I use two computers — one that’s not connected to the internet for banking and taxes, and a second computer for going online.

 

I’m also the password police in our family. I make sure we always change default passwords on electronics.

 

Pietr Lindhal

Senior Director, Cyber Threat Reduction

Philips

Source: Aware Force

Learn more about how that will affect you.

This video from PBS NovaLabs provides an explanation.

> If you’re one of the millions whose home Windows computer is running an application called CCleaner to delete unnecessary files: update it immediately. A version of CCleaner released this summer has malware in it.

 

> Apple users: make sure your iCloud password is long and hard to guess. Hackers have found a new way to lock users out of their iPhones, iPads and MacBooks if they can guess your iCloud password. 

> The most dangerous celebrity to search for online right now is Avril Lavigne. According to the technology company McAfee, her listings are more likely to turn up links to malicious websites than any other celebrity. 

Sure looks like a real notice from UPS.

It's not.

Similar scams appear to come from FedEx, the post office and others.

Clicking on it could infect your computer.

Move the slider from left to right.

One last thing...

It’s Cyber Security Awareness Month!

All year long, the Global Information Security Team has been encouraging you and educating you to think about security and to adopt safe habits. 

We want you to remember that information security is a 365/24/7 effort. Here’s why:

 

There are persons who are professionals in creating illusions that trick us and make us believe what we see is reality. They are called magicians. But there are also persons who use deceptive tactics to gain some personal advantage, usually access to our information or financial resources. They are called cyber criminals.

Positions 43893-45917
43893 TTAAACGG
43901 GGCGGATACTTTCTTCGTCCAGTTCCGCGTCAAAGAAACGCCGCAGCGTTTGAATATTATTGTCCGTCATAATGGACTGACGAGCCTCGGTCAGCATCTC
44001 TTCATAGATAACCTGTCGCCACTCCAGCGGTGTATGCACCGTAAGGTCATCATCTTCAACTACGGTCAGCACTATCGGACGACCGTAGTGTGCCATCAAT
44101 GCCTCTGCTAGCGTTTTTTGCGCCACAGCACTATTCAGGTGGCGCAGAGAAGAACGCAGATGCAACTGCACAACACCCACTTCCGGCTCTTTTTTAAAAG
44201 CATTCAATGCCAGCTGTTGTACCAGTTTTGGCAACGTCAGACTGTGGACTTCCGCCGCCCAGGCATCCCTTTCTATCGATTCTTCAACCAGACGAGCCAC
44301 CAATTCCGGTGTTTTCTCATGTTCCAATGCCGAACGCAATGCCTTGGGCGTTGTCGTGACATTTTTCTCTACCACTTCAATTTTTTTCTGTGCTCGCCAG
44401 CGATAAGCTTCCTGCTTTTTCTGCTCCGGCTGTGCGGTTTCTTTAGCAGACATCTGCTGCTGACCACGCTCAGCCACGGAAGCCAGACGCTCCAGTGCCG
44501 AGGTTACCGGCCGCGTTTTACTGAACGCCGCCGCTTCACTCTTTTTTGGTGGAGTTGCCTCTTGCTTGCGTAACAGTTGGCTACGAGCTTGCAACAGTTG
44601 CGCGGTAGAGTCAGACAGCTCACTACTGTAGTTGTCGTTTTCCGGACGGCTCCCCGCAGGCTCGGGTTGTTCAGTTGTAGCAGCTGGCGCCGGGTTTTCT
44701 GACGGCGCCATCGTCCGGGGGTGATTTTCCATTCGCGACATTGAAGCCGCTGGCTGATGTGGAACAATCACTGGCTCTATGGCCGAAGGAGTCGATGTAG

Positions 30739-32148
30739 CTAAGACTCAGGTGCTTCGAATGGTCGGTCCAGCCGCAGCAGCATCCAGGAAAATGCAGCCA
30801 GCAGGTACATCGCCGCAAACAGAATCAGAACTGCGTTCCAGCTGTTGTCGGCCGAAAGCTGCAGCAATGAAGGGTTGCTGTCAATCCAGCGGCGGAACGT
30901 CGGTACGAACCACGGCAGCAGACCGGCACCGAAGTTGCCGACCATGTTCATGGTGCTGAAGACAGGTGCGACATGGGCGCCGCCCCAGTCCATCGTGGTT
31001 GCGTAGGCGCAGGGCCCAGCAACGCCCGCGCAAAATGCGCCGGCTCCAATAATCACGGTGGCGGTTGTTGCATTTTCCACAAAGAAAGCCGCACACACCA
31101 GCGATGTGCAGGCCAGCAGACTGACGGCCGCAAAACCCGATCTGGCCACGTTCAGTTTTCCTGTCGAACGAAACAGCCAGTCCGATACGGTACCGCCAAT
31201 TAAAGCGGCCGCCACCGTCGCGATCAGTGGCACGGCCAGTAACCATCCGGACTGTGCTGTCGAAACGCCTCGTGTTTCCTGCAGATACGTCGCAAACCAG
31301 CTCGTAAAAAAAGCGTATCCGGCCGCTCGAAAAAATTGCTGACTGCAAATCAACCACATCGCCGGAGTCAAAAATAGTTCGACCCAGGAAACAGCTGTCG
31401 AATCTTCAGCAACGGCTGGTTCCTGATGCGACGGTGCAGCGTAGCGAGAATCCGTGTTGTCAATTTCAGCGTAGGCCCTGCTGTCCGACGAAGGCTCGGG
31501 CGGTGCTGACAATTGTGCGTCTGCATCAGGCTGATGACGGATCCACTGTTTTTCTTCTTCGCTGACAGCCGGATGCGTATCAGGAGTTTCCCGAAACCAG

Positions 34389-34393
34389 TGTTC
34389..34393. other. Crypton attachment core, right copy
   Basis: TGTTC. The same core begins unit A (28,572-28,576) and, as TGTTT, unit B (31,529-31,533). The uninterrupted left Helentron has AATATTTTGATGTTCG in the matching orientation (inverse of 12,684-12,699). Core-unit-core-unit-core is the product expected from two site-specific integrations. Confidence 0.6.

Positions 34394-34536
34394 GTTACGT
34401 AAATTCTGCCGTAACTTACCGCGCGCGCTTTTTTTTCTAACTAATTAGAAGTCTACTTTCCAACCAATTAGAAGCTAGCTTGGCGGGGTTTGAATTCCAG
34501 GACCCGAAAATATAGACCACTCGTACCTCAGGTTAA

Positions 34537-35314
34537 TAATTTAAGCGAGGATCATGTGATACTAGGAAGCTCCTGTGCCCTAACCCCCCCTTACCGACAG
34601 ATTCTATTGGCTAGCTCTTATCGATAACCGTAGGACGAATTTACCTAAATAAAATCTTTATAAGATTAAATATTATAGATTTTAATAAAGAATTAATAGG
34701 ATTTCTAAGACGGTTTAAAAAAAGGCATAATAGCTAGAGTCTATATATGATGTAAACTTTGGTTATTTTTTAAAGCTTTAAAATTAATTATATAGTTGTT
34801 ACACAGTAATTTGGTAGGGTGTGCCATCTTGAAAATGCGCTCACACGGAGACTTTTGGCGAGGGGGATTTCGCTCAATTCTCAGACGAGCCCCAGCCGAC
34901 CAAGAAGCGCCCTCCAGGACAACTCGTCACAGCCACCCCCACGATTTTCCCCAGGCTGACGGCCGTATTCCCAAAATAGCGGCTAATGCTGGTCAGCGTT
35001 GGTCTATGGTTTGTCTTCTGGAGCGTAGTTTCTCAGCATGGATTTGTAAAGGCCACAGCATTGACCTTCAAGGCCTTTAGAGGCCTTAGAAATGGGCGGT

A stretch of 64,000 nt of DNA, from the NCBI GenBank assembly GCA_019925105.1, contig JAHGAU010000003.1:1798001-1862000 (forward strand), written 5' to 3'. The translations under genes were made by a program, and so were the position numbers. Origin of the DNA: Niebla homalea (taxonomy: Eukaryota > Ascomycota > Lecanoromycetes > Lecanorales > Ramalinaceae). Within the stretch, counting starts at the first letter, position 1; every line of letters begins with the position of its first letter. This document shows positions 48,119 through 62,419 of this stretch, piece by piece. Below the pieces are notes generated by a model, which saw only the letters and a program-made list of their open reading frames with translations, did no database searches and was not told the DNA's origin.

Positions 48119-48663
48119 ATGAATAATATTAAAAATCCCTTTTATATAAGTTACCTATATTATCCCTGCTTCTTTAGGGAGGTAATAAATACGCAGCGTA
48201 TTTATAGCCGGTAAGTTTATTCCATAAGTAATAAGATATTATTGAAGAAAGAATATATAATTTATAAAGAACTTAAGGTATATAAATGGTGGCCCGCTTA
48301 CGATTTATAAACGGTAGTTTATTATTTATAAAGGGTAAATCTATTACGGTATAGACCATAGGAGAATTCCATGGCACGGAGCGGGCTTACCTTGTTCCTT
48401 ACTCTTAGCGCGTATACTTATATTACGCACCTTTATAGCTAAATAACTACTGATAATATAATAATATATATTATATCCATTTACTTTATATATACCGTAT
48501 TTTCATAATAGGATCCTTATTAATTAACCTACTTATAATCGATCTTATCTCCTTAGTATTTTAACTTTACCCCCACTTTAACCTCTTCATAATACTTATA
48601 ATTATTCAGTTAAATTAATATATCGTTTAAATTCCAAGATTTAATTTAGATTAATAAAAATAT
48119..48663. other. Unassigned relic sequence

You know some of the tactics of cyber criminals. You may be most familiar with phishing, the distribution of spam email to entice a reply that ultimately gives criminals access to perform their fraudulent activities. But there are other ways these bad actors try to deceive us into giving away sensitive information. They may duplicate an email address or a website, or so it may seem, such that the design and even its URL, web address, may look the same. Once you click to visit the website, even though it is a fraud, the information you enter is real. It is captured and the thief will use it to his/her advantage to sign onto the real website and steal money, credentials or other valuable information.

The best way to prevent yourself from becoming a victim of a spoofed website is to never click on a hyperlink to get to a website unless you are CERTAIN that it is a legitimate link. Rather, type in the web address of the website you are hoping to access.

Always look closely at the sender’s email address to be sure it is someone you know and trust. Oftentimes, email addresses are spoofed by just one character or intentionally misspelled to deceive the inattentive recipient.

Be aware. Be vigilant. And report any suspicious events to your local IT Help Desk immediately.

Don’t ever give cyber criminals a reason to celebrate…but especially in this month!

They never stop. Neither should we.

SVP, Global Chief Information Security Officer, Nashira W. Layade

In the upcoming edition of cyber security news:
With the Equifax breach, is your privacy dead?

The Secret Lives of Hackers downloaded from PBS LearningMedia.

Rights to use this asset expire on 08/21/2024.

Asset Copyright ©2014 WGBH Educational Foundation. All Rights Reserved.

 

Credits: Produced by NOVA

Alex Rosenthal, Writer/Director/Producer 
Nick Hilditch, Animator 
George S. Zaidan, Narrator 
Scorekeepers Music Library, Music 

Source: NOVA: The Cybersecurity Lab

Project funded by:

Cartoon: Paul Noth/The New Yorker Collection/The Cartoon Bank

Quiz photos courtesy: Equifax, Pexels, Flickr 

Original content and design © 2017 Aware Force LLC

 

Aware Force name and trademark © 2017 Aware Force LLC